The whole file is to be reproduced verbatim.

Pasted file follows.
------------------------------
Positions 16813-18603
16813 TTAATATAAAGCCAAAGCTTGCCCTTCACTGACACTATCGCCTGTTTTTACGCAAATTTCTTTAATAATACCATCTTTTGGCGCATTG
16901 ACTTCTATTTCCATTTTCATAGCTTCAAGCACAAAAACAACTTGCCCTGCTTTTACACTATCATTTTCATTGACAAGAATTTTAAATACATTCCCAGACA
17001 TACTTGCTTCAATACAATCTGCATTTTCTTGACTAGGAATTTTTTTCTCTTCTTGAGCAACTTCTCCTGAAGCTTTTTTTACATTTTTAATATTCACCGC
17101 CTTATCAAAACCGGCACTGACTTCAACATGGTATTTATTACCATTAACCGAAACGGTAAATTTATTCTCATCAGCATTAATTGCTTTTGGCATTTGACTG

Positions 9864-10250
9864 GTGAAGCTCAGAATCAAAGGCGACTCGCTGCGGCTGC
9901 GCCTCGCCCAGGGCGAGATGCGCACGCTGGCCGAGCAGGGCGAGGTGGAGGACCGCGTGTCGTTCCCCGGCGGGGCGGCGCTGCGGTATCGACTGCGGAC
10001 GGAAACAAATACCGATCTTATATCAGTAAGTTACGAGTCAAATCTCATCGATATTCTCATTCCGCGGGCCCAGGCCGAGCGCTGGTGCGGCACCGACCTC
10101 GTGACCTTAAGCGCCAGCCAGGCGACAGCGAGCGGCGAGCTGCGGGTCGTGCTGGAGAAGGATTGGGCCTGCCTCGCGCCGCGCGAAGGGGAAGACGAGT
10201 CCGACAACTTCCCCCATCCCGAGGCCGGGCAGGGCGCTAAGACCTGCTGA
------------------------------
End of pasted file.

Positions 16813-18603
16813 TTAATATAAAGCCAAAGCTTGCCCTTCACTGACACTATCGCCTGTTTTTACGCAAATTTCTTTAATAATACCATCTTTTGGCGCATTG
16901 ACTTCTATTTCCATTTTCATAGCTTCAAGCACAAAAACAACTTGCCCTGCTTTTACACTATCATTTTCATTGACAAGAATTTTAAATACATTCCCAGACA
17001 TACTTGCTTCAATACAATCTGCATTTTCTTGACTAGGAATTTTTTTCTCTTCTTGAGCAACTTCTCCTGAAGCTTTTTTTACATTTTTAATATTCACCGC
17101 CTTATCAAAACCGGCACTGACTTCAACATGGTATTTATTACCATTAACCGAAACGGTAAATTTATTCTCATCAGCATTAATTGCTTTTGGCATTTGACTG

Positions 9864-10250
9864 GTGAAGCTCAGAATCAAAGGCGACTCGCTGCGGCTGC
9901 GCCTCGCCCAGGGCGAGATGCGCACGCTGGCCGAGCAGGGCGAGGTGGAGGACCGCGTGTCGTTCCCCGGCGGGGCGGCGCTGCGGTATCGACTGCGGAC
10001 GGAAACAAATACCGATCTTATATCAGTAAGTTACGAGTCAAATCTCATCGATATTCTCATTCCGCGGGCCCAGGCCGAGCGCTGGTGCGGCACCGACCTC
10101 GTGACCTTAAGCGCCAGCCAGGCGACAGCGAGCGGCGAGCTGCGGGTCGTGCTGGAGAAGGATTGGGCCTGCCTCGCGCCGCGCGAAGGGGAAGACGAGT
10201 CCGACAACTTCCCCCATCCCGAGGCCGGGCAGGGCGCTAAGACCTGCTGA